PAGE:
When Aches and Pains Disrupt Your Sleep

Those minor aches and pains felt during sleep can rob you out of a more relaxing good night’s rest. It might come from a previous activity the other day. You might have pulled a muscle while out jogging or felt some muscle strain while helping out moving things around the house. You might not feel it at first. But when time comes for you to sleep, the aches and pains may suddenly appear.

Pain can be a hassle during sleep. Some people may experience it and cause a sleepless night or two. But at most times such aches and pains usually go away. But there are people who suffer from chronic pain that can seriously affect a person’s sleeping habit. Chronic pain can cause a person to be deprived of adequate sleep that can have an effect on overall health over time.

When a person is sleeping, a normal night would comprise of different stages. People may experience light sleep, deep sleep as well as REM or Rapid Eye Movement sleep. This cycle usually occurs three to five times every night under normal conditions. A person should have enough deep and REM sleep in order to have that feeling of adequate rest the next day.

The problem with pain is that it can disrupt with the normal cycle of sleep. Even if it is just mild pain, it can easily deprive one going from light to the deep stages of sleep. There would be times during the night that pain would be felt that would bring you back into a light sleep stage. This can happen even if you are not conscious about it or ever remember waking up in the middle of the night. But the disruption can be felt by your body and give you the feeling that you seem to lack adequate rest last night.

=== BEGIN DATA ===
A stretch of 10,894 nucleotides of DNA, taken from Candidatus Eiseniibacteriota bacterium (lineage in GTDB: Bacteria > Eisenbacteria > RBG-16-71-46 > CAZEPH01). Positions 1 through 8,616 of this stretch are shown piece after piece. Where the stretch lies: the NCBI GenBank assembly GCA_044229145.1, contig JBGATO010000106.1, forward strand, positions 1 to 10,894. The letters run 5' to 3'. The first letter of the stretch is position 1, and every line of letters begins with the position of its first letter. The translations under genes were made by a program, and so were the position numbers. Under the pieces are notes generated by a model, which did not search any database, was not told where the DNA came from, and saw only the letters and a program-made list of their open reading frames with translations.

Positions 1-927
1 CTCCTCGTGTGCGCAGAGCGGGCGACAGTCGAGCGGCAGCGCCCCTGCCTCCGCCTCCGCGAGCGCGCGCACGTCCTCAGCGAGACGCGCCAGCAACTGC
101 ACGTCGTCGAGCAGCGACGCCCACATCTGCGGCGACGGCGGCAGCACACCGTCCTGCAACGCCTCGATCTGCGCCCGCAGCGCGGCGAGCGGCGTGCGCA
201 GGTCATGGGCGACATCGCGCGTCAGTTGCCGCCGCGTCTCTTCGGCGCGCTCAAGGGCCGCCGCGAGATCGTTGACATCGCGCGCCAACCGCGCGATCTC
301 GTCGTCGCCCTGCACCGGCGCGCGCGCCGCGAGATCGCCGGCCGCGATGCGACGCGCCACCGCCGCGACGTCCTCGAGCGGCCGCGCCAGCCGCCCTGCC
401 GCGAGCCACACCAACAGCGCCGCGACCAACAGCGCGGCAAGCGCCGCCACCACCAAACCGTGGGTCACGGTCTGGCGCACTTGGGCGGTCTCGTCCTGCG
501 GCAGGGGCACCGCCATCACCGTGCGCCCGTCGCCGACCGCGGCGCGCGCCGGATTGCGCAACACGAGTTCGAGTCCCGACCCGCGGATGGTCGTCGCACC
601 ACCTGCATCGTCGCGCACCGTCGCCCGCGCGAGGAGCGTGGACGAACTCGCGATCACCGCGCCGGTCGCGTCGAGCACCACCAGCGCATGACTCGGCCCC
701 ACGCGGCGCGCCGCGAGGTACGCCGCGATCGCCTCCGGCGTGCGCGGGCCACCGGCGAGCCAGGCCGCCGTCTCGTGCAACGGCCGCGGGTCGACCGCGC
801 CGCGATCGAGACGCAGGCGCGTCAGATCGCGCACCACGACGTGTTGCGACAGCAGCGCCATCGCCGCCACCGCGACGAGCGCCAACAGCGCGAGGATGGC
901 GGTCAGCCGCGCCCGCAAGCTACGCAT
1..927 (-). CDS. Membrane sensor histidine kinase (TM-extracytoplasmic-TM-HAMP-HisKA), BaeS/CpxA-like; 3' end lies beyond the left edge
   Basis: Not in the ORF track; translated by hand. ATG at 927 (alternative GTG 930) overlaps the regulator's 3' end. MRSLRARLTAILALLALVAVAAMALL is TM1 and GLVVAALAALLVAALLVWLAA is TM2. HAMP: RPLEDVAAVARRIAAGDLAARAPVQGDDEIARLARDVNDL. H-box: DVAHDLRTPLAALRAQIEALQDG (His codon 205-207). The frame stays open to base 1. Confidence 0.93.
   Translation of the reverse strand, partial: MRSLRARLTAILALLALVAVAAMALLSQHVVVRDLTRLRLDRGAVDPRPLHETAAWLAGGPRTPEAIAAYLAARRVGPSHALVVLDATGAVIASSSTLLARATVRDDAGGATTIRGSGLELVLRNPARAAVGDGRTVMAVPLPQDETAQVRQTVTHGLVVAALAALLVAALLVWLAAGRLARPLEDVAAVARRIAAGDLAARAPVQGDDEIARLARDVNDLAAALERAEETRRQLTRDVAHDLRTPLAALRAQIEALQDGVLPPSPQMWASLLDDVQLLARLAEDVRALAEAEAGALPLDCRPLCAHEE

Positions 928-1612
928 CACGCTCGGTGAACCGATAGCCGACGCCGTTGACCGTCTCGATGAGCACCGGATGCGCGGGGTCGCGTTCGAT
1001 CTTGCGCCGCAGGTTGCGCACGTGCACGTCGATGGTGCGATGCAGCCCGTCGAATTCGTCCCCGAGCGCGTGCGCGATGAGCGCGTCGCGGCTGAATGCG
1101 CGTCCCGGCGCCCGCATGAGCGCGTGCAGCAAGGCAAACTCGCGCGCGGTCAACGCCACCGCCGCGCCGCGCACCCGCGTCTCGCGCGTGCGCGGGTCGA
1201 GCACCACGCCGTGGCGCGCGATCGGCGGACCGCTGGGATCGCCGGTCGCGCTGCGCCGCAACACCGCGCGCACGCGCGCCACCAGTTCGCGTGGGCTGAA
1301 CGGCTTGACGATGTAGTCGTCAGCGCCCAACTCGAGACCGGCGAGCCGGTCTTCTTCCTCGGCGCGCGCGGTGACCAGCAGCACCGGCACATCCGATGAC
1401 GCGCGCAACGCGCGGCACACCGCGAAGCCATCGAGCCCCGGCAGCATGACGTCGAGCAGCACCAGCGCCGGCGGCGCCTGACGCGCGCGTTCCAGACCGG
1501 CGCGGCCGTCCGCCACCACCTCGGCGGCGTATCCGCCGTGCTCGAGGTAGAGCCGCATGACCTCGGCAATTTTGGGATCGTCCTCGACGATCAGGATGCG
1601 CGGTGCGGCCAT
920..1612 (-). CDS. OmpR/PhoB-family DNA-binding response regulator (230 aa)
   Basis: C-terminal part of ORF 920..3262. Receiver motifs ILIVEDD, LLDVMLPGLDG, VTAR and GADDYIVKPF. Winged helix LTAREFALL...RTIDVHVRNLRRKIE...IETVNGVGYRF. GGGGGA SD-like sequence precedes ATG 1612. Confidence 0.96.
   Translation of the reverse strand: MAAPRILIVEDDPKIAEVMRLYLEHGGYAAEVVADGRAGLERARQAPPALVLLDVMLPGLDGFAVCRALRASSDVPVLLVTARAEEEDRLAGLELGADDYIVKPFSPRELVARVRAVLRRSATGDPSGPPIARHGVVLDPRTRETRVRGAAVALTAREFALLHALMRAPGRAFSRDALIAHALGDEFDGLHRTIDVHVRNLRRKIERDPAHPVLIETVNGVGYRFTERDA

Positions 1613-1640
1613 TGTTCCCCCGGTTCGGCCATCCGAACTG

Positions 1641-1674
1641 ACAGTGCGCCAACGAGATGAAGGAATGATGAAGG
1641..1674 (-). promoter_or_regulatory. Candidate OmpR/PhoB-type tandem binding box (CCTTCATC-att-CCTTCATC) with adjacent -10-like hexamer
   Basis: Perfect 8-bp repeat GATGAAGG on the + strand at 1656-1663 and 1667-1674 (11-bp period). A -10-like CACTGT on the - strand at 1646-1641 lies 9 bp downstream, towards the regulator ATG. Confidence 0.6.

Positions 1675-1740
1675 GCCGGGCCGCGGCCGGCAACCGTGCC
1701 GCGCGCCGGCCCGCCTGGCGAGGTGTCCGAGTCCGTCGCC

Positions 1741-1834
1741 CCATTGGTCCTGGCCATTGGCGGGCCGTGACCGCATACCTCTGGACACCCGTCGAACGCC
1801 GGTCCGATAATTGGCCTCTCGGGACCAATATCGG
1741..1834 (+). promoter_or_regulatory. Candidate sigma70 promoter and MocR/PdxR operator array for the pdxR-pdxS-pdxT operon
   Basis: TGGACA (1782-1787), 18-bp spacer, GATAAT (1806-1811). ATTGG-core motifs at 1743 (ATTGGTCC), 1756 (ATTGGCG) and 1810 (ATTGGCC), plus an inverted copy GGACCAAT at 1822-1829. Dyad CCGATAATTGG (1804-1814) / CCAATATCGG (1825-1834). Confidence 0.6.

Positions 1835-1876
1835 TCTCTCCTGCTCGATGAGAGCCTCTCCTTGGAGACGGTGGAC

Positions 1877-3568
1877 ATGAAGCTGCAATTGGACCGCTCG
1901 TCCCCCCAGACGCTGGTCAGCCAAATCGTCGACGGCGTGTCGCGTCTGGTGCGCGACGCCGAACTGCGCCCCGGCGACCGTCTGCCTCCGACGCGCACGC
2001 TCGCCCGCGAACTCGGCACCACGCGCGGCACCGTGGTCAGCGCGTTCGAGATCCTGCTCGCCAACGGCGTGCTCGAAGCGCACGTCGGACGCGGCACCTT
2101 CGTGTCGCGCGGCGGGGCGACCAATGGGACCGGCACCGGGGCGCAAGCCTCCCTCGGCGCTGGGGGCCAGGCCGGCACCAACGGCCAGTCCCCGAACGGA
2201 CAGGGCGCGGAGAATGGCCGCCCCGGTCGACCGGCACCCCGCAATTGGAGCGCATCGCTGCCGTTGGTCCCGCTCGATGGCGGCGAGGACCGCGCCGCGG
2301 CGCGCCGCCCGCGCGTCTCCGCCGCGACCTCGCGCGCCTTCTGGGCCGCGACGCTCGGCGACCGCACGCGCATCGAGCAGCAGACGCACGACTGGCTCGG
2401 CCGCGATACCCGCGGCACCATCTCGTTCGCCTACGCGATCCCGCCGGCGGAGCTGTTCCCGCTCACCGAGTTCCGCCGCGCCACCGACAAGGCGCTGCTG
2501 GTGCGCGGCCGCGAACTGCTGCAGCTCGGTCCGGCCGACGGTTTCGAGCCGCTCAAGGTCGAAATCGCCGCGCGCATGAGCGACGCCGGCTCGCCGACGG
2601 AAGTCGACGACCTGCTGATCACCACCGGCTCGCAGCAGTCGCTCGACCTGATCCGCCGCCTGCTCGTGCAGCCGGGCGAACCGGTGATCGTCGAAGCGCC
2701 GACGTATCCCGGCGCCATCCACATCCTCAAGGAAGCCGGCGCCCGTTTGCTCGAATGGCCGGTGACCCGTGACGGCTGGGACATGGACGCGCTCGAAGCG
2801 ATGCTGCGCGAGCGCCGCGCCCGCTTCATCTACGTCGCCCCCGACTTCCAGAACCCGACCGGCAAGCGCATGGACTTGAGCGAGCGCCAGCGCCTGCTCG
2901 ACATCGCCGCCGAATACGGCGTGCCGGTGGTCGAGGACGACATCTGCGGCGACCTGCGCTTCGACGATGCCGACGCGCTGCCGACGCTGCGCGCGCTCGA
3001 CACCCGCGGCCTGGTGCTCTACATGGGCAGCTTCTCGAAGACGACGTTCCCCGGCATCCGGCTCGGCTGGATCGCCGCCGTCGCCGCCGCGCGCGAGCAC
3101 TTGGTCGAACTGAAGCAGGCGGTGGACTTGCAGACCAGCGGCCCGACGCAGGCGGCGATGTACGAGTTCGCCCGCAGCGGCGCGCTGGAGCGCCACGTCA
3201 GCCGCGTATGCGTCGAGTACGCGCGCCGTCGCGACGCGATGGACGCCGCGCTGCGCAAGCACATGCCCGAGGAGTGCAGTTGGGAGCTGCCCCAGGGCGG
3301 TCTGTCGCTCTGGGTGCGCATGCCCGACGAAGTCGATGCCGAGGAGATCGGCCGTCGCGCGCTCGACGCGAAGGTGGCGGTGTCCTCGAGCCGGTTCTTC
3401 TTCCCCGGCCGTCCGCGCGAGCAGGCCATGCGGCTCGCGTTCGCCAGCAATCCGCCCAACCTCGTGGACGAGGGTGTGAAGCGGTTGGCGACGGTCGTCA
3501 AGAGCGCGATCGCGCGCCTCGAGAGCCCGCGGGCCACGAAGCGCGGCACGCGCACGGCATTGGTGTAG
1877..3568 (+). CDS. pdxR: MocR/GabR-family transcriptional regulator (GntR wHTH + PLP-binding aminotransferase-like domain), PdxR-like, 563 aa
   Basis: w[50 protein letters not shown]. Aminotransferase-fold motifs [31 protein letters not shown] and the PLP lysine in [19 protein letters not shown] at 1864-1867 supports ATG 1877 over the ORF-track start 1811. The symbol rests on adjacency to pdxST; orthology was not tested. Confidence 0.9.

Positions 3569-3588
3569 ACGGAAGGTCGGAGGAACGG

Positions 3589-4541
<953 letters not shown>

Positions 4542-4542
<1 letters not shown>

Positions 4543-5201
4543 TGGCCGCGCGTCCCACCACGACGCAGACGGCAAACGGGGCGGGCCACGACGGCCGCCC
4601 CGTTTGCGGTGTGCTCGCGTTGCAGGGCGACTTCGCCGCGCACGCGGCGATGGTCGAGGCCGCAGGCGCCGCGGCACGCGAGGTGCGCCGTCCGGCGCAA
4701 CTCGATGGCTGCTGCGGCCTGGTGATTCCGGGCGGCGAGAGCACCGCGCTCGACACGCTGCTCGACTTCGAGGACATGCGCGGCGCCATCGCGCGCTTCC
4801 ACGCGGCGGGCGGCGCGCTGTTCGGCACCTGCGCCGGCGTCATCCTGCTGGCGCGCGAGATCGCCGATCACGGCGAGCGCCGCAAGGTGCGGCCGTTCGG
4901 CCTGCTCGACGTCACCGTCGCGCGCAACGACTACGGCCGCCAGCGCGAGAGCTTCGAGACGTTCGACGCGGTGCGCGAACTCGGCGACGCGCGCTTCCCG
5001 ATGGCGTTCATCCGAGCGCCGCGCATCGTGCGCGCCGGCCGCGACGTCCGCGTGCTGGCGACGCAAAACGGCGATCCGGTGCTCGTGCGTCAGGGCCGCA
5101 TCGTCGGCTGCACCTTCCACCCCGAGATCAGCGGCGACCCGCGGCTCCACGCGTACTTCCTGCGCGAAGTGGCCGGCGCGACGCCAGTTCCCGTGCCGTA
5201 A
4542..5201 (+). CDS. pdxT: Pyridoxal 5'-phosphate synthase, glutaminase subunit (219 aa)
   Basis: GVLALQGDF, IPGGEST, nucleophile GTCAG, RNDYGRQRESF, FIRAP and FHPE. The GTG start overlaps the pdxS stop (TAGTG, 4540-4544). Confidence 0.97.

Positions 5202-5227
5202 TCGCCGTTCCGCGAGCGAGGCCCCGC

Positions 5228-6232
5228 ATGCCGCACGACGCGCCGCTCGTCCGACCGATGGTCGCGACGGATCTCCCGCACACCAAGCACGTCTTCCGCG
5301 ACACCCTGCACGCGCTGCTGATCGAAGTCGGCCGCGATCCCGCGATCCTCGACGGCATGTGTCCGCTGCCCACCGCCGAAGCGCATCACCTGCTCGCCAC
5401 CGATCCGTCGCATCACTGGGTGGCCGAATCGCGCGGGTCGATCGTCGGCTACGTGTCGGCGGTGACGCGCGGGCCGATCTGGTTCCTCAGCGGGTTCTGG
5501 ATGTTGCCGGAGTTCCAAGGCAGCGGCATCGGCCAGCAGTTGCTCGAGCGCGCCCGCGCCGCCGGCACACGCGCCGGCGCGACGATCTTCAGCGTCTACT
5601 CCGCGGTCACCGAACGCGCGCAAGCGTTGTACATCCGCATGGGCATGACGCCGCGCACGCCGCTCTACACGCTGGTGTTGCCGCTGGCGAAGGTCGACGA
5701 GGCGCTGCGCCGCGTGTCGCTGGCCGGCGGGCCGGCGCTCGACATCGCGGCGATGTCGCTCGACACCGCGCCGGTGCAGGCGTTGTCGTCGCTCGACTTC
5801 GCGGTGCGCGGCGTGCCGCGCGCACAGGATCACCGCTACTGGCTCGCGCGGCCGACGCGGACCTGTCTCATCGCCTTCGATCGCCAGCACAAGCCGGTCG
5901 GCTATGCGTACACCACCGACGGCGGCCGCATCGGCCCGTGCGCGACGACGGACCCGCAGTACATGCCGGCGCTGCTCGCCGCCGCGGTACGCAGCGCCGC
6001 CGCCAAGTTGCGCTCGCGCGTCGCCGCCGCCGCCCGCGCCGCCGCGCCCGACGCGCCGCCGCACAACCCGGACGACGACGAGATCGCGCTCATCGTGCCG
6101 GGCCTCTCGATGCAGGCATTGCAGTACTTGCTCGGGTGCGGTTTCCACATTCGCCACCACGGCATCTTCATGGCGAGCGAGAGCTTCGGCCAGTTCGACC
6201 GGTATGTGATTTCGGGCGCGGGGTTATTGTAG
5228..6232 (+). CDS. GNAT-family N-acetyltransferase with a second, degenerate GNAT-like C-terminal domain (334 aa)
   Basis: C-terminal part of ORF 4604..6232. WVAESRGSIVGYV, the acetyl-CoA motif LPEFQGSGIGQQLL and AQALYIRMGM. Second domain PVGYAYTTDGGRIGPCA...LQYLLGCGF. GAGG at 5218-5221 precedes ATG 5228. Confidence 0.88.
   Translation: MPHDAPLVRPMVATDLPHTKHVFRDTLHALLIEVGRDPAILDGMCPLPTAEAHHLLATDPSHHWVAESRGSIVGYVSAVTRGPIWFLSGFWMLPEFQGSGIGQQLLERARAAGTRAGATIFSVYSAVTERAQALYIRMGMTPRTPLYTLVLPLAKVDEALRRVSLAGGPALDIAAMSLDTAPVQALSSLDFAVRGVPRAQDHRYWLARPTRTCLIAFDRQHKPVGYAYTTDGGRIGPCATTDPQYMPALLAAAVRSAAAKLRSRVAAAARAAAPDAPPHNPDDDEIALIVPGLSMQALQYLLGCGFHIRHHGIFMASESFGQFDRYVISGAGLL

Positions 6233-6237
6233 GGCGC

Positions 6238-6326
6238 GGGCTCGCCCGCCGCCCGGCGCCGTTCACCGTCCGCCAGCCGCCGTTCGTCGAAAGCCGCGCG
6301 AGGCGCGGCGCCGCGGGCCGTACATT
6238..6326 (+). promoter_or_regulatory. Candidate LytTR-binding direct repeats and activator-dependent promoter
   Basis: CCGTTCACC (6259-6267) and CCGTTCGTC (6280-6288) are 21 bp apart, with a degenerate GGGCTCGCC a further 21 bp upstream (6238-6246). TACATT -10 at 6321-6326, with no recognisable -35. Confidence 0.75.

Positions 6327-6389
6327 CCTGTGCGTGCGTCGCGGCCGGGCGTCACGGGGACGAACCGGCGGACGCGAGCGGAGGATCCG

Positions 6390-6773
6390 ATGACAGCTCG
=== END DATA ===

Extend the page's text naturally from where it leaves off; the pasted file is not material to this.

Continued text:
Different kinds of pain that can affect your sleep

  • Headaches can easily disrupt your sleep cycle as well as that common back pain.
  • Muscle pain from over exertion or arthritis may be pain that can give you sleepless nights.
  • Certain conditions such as fibromyalgia which is characterized by pain throughout the body’s muscles can also cause weeks and even months of sleepless nights.
  • For women, pain brought by pre-menstrual cramps may be just as worse.

How to get less pain?

Practicing good sleep habits also requires that you try to deal with even the minor pains or aches that you may be feeling. Some of them can be caused by one’s own actions. Trying to prevent or avoid those aches and pains as much as possible can help you get better quality sleep every night.

Avoid getting some exercise late in the evening before going to bed because it can make getting to sleep more difficult.

Try also to cut back on caffeine especially during nights. It can easily cause you to stay awake and disrupt your sleep cycle.

Try to avoid taking naps during mid-day. It can reduce the amount of sleep that you can get at night.


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